I ended the call using a well know technique and started wondering.  I wasn’t happy but had they breached any laws or regulations? DPA? Was it personal data? If it’s not personal then all the principle 6 rights disappear. Was it marketing?  A section 11 issue? That again specifies personal data.

Aha. They used the telephone. Isn’t that covered by PECR? And PECR is about subscribers not individuals. If we were registered with corporate TPS they’d be committing an offence wouldn’t they? Wouldn’t they?

What about the ICO? Should they have issued a list of delegates to all delegates? Was it not personal data but became personal data once it was worked on by another data controller? What schedule 2 condition applies to data collected at a conference and manipulated by the user to be used for marketing and selling.

I remember in the days when I spoke at conferences and the organisers would invite me to speak and they also invite me to email their flyer to all my colleagues in the sector. In those days it was routine to list email addresses of delegates in the conference documentation. Things have changed but dodgy practice still exists.

Did anyone else get this call? Were any offences committed?

Access to Social Work Records of the Deceased

Local authorities often receive Freedom of Information Act (FOI) requests for access to the social work records of the deceased. These usually come from family members, sometimes to assist them with a dispute or a legal claim. When making a decision about disclosure, Social Services staff are required to assess the privacy of the living as well as the dead.

Sometimes the exemption under section 41 of FOI (Breach of Confidence) can be used to refuse access to information about the deceased. This applies where a disclosure of confidential information, obtained from another party, would lead to an actionable Breach of Confidence. The leading Information Tribunal case (as it was called then) on this issue (Bluck v Information Commissioner and Epson and St. Helier University Hospitals NHS Trust EA/2006/0090) concerned the disclosure of medical records to the deceased’s mother without the consent of the deceased’s husband.  The Trust’s decision to deny access, based on section 41, was upheld by the Commissioner and the Tribunal.  Both ruled that the duty of confidentiality extends beyond death. If the information was disclosed there was, in theory at least, an actionable Breach of Confidence, which would allow the personal representative of the deceased (her husband) to sue the Trust.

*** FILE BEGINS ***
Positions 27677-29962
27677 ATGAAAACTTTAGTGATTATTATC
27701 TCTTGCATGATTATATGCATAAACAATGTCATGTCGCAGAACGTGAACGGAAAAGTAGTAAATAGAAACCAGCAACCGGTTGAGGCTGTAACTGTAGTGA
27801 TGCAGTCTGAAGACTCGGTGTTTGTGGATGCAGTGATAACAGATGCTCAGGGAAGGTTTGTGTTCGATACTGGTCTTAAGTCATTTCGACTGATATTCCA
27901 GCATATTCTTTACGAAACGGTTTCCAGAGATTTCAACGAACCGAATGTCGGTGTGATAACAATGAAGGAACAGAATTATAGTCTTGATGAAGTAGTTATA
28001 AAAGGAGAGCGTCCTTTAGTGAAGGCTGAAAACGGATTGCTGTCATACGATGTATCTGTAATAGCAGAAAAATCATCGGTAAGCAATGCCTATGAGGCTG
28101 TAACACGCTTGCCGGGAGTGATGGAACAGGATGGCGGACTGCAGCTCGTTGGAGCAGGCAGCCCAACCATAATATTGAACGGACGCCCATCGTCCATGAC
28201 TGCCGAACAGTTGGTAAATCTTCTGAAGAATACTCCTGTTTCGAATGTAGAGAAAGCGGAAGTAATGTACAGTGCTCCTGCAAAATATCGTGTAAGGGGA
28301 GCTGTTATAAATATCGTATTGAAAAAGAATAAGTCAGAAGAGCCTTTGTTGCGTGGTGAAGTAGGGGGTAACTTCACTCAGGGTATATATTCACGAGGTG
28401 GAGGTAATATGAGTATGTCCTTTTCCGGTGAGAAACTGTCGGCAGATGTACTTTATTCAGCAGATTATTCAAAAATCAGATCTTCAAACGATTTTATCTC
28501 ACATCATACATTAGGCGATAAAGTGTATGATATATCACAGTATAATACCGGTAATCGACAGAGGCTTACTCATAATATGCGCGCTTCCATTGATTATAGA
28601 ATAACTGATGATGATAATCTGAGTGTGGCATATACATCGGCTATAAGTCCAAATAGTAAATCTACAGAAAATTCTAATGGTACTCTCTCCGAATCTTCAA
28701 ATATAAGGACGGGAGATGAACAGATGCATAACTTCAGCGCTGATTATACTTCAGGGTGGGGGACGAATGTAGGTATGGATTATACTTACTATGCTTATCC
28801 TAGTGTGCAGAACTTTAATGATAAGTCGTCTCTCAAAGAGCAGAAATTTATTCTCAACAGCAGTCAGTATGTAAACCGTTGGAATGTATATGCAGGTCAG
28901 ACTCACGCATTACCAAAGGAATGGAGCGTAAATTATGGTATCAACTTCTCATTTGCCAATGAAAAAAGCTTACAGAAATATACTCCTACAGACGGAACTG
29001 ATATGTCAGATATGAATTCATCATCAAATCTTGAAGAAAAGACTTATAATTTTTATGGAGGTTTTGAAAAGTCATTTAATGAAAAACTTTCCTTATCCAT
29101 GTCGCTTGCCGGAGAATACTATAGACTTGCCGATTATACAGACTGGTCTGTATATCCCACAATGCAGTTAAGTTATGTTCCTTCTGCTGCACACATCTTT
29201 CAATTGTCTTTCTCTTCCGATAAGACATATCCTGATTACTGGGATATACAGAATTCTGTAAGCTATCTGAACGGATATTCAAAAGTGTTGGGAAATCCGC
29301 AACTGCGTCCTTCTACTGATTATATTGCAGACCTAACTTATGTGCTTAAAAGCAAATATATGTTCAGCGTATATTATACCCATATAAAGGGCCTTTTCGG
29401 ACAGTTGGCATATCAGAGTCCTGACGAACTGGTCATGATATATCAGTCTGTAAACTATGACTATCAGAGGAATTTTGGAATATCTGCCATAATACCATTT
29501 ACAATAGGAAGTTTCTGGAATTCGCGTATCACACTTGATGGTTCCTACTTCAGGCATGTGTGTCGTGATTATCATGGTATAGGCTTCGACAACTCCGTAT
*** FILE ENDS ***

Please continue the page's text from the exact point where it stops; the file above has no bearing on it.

This case was followed by the Information Commissioner in a Decision Notice involving Trafford Metropolitan Borough Council (FS50153179 27/11/2007.)
The complainant asked to see information about her deceased mother which was contained in her mother’s social services records. The Council refused to disclose the information claiming a number of exemptions.

The Commissioner ruled that in respect of the information about and which identified the deceased’s primary carer, the Council was correct to claim the section 40 exemption (personal data). The information included references to the carer’s personal circumstances, her health and financial arrangements. The sensitive nature of the information and the fact that the carer had objected to the release of similar information held by another public authority meant that the disclosure, without consent, would be unfair.

Most of the rest of the requested information was about the deceased. The Commissioner ruled that the section 41 exemption could be claimed. Cleary this information was obtained from another party (i.e. GPs, the primary carer, the deceased etc.) but was it confidential? The Council explained that individuals enter into social services care arrangements with the expectation that the information they provide (both directly and indirectly) will only be used in connection with the provision of that care and will not otherwise be disclosed to third parties without their consent (except in very limited circumstances). The Commissioner accepted that this expectation of confidence is the cornerstone of the Council’s relationships with its clients and is vital for successful service provision. The Commissioner also accepted that the threat of onward disclosure of such information could inhibit the relationship between it and its clients, in that concerns that private information may subsequently be open to public scrutiny may cause clients to be unwilling or to refuse to disclose important information.

On the other elements of the section 41 exemption, the Commissioner relied on the Tribunal decision in Bluck (see above) to rule that the duty of confidence survived the death of the deceased and disclosure of the information would be an actionable breach of confidence. The personal representative of the deceased (the carer) had a theoretical right to sue the council.

Sometimes information being requested about the deceased includes health records which may be accessible under the Access to Health Records Act 1990 .  In such cases the exemption under section 21 of FOI may be claimed i.e. it is reasonably accessible by other means. Section 3 of the 1990 Act gives, amongst others, the personal representatives of the deceased, a right to access the health records of the deceased. Exceptions exist under section 4, e.g. where the patient had requested a note be made that they did not wish access to be given, and section 5.